Why you need to talk about death before it's too late | iNFOnews | Thompson-Okanagan's News Source

Would you like to subscribe to our newsletter?

Current Conditions Light Rainshower  10.9°C

Kelowna News

Why you need to talk about death before it's too late

Emily Bootle, founder of DeathCareBC
Image Credit: Submitted/DeathCareBC.ca

It may be the August long weekend with most people in Kamloops and the Okanagan spending their time swimming, golfing or wine touring.

Death, hopefully, will be far from everyone’s thoughts.

But maybe it should be the time to talk about it.

“The best time is yesterday,” Emily Bootle told iNFOnews.ca. “The second best time is now.”

Bootle was born in Kamloops and graduated from Thompson River University in 2014.

Now she’s a funeral director in Vancouver and is the founder of DeathCareBC, a company that promotes changes in the industry and strives to educate the public on the need to, not only talk about death, but to make arrangements for it.

She paid for her own funeral arrangements when she was 28.

“It’s never too early to start having the conversations,” Bootle said. “Although they can be difficult to have, the sooner you do it and the more conversations you have, the more grief you’re saving later on because you’re alleviating some of the decision-making from your recently bereaved.”

Dealing with death is not simple. Nor is it cheap.

There’s more to it than writing a will and leaving it to survivors to figure out the rest.

Buying a casket, for example, is a big purchase, costing $2,000 to $5,000.

Like any other expensive item, consumers need to research what their options are so they can make an informed decision.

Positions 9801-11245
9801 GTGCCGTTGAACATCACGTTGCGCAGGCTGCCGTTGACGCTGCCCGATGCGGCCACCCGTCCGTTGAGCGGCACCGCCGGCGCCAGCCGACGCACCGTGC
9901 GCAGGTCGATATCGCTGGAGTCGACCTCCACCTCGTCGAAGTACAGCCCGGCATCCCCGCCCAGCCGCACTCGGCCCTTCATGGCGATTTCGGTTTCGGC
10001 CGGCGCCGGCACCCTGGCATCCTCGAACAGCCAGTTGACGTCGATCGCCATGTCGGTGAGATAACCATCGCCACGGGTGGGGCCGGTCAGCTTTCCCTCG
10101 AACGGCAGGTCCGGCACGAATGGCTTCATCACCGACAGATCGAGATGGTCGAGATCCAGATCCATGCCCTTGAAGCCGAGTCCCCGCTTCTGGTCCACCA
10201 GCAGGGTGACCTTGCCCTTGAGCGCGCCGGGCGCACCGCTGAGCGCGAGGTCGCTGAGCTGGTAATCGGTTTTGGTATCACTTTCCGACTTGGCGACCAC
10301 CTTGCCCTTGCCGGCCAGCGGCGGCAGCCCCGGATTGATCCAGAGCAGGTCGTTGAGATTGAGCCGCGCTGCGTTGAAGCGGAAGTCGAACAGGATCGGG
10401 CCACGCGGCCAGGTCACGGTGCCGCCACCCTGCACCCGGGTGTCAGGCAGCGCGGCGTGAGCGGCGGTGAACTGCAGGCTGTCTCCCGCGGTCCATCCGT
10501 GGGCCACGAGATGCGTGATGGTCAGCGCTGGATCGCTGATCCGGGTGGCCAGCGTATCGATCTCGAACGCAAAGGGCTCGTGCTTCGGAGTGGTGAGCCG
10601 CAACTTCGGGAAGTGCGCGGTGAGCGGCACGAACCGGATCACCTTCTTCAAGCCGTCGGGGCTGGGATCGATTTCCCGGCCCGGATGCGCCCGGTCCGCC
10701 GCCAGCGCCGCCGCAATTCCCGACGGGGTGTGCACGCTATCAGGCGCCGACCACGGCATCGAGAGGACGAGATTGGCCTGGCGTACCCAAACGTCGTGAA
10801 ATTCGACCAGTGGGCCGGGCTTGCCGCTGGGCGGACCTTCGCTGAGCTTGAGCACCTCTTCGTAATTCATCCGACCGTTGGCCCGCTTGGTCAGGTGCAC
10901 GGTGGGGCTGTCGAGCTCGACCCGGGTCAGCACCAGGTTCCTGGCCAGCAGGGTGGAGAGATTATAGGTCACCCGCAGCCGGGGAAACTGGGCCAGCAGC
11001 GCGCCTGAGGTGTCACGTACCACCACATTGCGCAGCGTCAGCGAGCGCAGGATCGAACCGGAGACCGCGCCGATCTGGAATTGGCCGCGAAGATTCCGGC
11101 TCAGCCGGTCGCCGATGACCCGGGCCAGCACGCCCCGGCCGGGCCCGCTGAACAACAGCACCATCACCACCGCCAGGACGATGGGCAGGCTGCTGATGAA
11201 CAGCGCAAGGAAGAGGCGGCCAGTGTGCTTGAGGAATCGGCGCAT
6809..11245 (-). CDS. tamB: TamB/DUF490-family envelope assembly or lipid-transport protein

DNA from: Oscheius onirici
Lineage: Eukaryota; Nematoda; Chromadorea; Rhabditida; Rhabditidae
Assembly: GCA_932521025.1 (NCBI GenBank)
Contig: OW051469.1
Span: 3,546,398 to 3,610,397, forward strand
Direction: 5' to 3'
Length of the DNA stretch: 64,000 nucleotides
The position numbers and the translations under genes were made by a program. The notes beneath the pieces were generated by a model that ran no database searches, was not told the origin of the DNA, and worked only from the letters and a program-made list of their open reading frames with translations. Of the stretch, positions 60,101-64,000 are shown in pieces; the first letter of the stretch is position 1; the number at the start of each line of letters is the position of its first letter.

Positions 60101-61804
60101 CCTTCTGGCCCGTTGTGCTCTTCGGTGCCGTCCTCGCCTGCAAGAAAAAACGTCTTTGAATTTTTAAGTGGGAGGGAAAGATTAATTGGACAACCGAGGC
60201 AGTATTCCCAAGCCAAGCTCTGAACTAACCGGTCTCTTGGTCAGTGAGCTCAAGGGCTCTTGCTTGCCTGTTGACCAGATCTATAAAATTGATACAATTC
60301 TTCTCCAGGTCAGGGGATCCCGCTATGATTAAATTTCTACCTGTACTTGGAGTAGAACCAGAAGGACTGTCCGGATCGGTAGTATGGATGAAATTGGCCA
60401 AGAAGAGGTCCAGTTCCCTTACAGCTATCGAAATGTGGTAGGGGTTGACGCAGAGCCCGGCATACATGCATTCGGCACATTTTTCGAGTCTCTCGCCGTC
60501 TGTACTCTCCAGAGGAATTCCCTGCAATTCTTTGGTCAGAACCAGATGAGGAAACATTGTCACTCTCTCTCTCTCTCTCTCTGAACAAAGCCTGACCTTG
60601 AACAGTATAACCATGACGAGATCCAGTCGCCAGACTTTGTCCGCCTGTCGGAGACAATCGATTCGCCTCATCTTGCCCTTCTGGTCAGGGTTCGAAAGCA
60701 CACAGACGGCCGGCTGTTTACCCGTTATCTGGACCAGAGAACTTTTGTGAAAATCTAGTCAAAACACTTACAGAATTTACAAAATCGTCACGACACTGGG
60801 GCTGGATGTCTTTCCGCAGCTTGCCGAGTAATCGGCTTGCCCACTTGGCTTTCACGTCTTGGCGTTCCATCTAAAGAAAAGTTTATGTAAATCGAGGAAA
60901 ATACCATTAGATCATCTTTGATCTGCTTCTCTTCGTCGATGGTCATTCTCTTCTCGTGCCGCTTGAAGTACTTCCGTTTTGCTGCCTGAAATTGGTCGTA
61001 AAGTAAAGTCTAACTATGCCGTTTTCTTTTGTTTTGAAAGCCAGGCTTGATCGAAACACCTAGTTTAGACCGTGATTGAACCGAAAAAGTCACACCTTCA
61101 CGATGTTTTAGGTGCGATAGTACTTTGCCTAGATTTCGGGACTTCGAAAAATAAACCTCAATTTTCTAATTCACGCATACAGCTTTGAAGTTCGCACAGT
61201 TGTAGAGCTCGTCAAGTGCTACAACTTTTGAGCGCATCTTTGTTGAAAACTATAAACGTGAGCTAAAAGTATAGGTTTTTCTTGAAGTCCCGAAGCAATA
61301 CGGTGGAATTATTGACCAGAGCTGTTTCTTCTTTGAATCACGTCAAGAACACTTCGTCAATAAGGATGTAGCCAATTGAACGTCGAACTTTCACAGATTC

“The circumstances where you’ve got someone who had a recent diagnosis or has been given a timeline – there are a lot of other emotions that are charged in that situation,” Bootle said. “It may not be the easiest thing to do or the best time to do it.”

Neither is following the shock of sudden deaths.

“We never know when we’re going to have to make a funeral arrangement but the reality is, at any moment, all of us might have to,” she said. “There’s a tiny percentage chance that, at any moment, one of us could get that call.

“At least, familiarize yourself with the funeral homes in your neighbourhood or familiarize yourself with a funeral director that you trust. Maybe you won’t know what kind of casket you want and maybe you won’t even know whether you’re doing a cremation or burial but, at least you will have been connected with a business or a person that you trust their values and their opinions and you trust that they’re going to do right by you.”

It costs money to make a will and even more to get legal advice about dispersing investments and things like selling property after death.

But, it doesn’t cost to talk to a funeral director.

And, while the stereotypical image of funeral homes is that they’re full of slick operators trying to sell the most expensive coffin going, that’s just not the reality, Bootle said.

Large funeral homes may have salespeople on staff but they sell to people pre-buying their funeral arrangements, not those reacting after the fact or suddenly dealing with an impending death.

In many ways, as a society, we are backing away from talking about death more than in the past.

Moving into a more secular society is one factor.

“When we used to have more religiosity, people talked about death a lot more,” Bootle said. “They talked about what happens after dying. It’s an entry point for conversations.”

Scientific breakthroughs that have extended life expectancies and a beauty industry that helps shield the visible signs of ageing don’t help either.

But, the legalization of assisted death in Canada six years ago is changing that dynamic.

It’s something Canadians have taken to “like fish to water” with 2.7% of deaths now being assisted. In countries where the practice is well-established, the rate is around 4%.